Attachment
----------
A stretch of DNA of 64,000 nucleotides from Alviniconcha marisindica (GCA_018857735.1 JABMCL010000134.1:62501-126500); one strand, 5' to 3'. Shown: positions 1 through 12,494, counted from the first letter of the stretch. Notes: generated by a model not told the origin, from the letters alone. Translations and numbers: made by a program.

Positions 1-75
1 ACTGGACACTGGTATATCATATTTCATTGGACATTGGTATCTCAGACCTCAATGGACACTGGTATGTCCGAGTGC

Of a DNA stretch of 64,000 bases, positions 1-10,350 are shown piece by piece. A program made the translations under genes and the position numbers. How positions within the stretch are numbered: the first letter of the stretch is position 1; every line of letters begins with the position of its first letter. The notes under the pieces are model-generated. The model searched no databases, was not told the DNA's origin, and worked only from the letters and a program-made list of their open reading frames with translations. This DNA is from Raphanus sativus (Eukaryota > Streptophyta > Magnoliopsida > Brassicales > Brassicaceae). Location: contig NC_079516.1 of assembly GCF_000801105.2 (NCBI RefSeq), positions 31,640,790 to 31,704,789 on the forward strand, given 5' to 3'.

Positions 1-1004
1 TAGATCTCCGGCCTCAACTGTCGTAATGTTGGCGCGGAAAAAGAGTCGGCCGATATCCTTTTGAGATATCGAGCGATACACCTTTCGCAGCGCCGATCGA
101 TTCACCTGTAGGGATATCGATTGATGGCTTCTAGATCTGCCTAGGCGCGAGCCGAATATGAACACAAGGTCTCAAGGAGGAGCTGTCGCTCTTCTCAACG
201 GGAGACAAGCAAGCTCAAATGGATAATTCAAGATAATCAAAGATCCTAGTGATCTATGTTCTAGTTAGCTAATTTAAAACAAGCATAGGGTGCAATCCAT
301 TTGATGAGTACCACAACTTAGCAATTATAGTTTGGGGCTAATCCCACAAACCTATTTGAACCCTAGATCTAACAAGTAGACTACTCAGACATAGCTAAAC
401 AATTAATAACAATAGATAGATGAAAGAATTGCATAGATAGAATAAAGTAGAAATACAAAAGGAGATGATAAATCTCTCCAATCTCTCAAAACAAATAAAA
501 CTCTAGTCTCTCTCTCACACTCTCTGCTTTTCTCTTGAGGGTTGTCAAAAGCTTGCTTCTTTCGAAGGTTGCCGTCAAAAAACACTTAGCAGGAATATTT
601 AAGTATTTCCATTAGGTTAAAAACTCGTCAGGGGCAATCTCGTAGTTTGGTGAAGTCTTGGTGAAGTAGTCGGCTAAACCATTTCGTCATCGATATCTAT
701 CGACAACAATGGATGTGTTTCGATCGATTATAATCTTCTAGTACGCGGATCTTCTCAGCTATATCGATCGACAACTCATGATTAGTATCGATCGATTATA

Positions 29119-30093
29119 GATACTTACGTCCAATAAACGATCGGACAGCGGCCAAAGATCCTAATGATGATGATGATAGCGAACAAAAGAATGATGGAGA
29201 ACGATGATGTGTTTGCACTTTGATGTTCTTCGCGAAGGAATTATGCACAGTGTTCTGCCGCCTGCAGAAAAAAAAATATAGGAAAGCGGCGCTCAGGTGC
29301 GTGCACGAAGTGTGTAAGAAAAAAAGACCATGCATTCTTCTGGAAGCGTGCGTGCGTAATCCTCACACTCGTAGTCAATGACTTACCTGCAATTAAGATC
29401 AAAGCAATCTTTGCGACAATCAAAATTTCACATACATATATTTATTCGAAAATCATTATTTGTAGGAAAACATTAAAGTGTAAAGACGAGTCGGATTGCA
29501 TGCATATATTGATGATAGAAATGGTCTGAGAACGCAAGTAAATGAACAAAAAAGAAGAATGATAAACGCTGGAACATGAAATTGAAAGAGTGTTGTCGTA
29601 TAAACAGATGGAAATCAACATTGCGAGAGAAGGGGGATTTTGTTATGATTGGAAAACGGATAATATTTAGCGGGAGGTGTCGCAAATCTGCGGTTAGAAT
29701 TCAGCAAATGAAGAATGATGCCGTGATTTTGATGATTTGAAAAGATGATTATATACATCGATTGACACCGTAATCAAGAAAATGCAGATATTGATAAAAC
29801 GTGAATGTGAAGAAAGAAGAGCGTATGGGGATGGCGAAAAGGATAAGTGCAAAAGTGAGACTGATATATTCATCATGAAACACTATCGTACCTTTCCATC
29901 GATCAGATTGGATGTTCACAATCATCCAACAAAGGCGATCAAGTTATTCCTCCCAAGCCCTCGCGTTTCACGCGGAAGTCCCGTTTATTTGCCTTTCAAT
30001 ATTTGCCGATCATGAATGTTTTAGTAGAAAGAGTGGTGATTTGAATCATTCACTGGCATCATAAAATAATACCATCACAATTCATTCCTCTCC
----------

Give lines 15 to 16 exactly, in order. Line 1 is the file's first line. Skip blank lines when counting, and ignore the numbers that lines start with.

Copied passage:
29119 GATACTTACGTCCAATAAACGATCGGACAGCGGCCAAAGATCCTAATGATGATGATGATAGCGAACAAAAGAATGATGGAGA
29201 ACGATGATGTGTTTGCACTTTGATGTTCTTCGCGAAGGAATTATGCACAGTGTTCTGCCGCCTGCAGAAAAAAAAATATAGGAAAGCGGCGCTCAGGTGC